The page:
Lyn Gala

One writer's journal through one version of reality


3 Comments

It shouldn’t work that way

Normally I’m not a great fan of het romance. Sure, the gender issues drive me nuts and the “little woman” needing rescue is a trope that should be relegated to the trash heap until it’s new and fresh again… which would be in two or three thousand years.

But as I pondered the last het romance that I read and really liked (C.L. Wilson’s The Winter King), I think I realized why I like that couple so much.

Oddly, it’s not the lack of weird gender insults. Yes, they’re equals. Wynter saves his little woman from monsters, but Kham rescues him from an army and a demon trying to take over his soul, so they’re even.

More than that, though, they have every reason to leave each other. Wynter has made things politically uncomfortable in his own castle by bringing home the headstrong Kham. If he let her leave, he would let a few of those raised eyebrows go back to their normal shape.

And Kham’s brother and nurse come for her. She could walk away. More than that, she could walk away and save her country by being part of the force to conquer Wynter instead of chasing any of this alliance stuff.

Logic said they should split apart.

I think that’s why I like them—because something is holding them together despite that, and that’s where I see all the smudgy fingerprints of love. I could never quite put my finger on why Tom and Da’shay from my own Blowback tripped my trigger so hard, but I think that’s it. They SHOULD break up. They don’t make sense together. So when they insist on holding on despite everything, I can see love winning against the odds.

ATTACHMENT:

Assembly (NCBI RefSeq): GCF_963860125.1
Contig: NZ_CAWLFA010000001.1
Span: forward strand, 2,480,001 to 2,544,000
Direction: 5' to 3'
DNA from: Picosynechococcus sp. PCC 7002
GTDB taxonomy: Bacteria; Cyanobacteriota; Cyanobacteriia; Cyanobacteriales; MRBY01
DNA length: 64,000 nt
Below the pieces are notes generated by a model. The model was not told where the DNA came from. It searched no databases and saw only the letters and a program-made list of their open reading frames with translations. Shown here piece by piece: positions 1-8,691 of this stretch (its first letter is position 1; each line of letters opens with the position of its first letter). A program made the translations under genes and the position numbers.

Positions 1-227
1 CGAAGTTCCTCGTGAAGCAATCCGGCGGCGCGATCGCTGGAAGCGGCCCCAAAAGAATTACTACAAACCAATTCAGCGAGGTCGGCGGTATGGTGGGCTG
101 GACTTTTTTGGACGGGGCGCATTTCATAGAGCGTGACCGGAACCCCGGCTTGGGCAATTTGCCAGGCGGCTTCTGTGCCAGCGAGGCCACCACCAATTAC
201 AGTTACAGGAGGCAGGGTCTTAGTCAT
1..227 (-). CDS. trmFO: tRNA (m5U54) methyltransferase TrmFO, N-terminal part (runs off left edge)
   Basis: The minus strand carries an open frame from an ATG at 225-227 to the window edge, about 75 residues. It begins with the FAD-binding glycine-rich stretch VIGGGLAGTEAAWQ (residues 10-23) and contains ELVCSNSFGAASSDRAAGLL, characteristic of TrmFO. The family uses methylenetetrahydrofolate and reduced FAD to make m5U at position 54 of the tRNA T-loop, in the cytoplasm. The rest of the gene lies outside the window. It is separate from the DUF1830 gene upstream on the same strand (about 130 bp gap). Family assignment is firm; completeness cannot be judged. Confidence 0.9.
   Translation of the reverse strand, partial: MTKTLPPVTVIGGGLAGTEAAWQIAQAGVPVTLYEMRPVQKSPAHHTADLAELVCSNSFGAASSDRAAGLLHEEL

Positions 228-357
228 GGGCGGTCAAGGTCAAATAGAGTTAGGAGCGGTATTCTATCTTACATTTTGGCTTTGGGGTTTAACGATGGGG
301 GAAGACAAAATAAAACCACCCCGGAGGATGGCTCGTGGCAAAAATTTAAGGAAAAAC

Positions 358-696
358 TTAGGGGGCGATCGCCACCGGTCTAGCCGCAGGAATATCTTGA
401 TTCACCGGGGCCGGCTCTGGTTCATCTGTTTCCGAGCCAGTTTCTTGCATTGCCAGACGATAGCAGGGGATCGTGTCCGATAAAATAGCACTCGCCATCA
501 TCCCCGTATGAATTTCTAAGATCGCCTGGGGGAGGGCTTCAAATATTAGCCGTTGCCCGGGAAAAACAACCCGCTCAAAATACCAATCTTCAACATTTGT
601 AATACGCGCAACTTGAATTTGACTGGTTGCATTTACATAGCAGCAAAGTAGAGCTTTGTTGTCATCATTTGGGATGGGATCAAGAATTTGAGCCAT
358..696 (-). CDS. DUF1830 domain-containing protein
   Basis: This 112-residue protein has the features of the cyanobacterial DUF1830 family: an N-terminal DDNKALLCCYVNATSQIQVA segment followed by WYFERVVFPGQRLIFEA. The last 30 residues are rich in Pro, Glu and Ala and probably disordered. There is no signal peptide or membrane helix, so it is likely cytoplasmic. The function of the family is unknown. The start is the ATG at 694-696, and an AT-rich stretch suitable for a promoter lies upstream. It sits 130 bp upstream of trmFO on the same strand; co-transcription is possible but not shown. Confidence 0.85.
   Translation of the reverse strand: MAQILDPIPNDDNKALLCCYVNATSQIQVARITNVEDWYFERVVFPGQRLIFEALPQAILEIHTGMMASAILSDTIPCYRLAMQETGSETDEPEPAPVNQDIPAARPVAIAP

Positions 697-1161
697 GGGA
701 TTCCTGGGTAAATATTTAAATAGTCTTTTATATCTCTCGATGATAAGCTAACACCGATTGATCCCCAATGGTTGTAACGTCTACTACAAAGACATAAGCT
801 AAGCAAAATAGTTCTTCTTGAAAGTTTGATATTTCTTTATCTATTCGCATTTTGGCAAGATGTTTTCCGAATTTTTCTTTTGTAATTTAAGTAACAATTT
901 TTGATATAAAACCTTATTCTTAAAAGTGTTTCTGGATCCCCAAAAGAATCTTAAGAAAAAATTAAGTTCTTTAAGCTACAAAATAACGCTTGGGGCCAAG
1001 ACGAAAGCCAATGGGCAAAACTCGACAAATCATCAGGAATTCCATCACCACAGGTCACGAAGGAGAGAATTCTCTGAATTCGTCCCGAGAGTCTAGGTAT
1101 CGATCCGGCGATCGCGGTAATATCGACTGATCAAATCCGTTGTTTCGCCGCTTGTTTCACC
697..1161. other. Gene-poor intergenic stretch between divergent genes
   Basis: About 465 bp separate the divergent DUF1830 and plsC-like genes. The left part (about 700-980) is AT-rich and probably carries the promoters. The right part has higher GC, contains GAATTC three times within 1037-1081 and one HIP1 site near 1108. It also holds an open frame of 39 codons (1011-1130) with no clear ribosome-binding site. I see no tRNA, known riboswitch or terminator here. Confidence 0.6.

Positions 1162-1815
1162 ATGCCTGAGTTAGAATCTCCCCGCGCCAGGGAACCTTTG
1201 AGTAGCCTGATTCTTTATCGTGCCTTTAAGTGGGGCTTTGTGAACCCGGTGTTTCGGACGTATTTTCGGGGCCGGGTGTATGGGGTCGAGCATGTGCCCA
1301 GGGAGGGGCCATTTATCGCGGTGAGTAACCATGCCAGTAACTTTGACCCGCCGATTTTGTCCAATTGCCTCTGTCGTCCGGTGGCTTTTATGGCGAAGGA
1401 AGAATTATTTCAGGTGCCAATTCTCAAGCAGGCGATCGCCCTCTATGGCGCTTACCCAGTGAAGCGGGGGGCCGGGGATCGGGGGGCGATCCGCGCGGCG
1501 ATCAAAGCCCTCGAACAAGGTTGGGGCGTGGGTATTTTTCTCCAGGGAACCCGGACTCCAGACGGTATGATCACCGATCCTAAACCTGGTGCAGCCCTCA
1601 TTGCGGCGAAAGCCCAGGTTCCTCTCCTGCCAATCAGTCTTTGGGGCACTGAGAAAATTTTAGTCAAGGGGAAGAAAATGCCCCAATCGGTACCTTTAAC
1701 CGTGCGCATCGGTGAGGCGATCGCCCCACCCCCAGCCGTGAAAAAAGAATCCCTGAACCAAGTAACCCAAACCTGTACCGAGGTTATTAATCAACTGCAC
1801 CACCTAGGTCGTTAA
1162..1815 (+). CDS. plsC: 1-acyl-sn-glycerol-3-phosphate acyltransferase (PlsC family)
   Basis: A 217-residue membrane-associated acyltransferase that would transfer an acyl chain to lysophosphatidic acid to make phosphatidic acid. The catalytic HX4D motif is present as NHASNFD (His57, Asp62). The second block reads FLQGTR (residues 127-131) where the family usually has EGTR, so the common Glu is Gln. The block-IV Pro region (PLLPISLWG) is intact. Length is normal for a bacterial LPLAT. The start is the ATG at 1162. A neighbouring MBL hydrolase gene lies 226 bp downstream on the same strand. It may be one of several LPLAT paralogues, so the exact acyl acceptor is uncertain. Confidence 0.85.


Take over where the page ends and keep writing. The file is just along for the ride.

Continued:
So, do you have couples (het or gay) that you love that when you look at them, they should leave each other, but you know they’ll never, EVER make that decision?


Leave a comment

New Book

driftThe newest book is out in a few hours now, and I’m here to show you the cover.

That is Allie and Shank.

Allie is brash, young, and utterly confident.  Maybe too confident. However she promised to go back for Jacqs, and she’s determined to live up to that promise.  She’s confident and sexual and completely sure that she’s got it all figured out.

The only think Shank knows is that they don’t have anything figured out.  He’s been around the universe long enough to know how screwed up the system is.  He’s invested in saving Jacqs and Zeke, but he’s a little more realistic about how ugly this is going to get.

He also knows that his relationship with Allie is missing something.  She is a very dominant woman who has never really let herself be a domme.  He is a submissive man who hasn’t submitted for fear of having yet another lover mistake submissive for pushover.

This was a fun one to write.  I loved researching the Sioux background, and this is a world where the Sioux insist on remaining Sioux, even as other groups lose their identities.  I don’t often write het, but these two demanded to have their love story told.  And I needed to find a way to get Jacqs and Zeke out of the mess they found themselves in.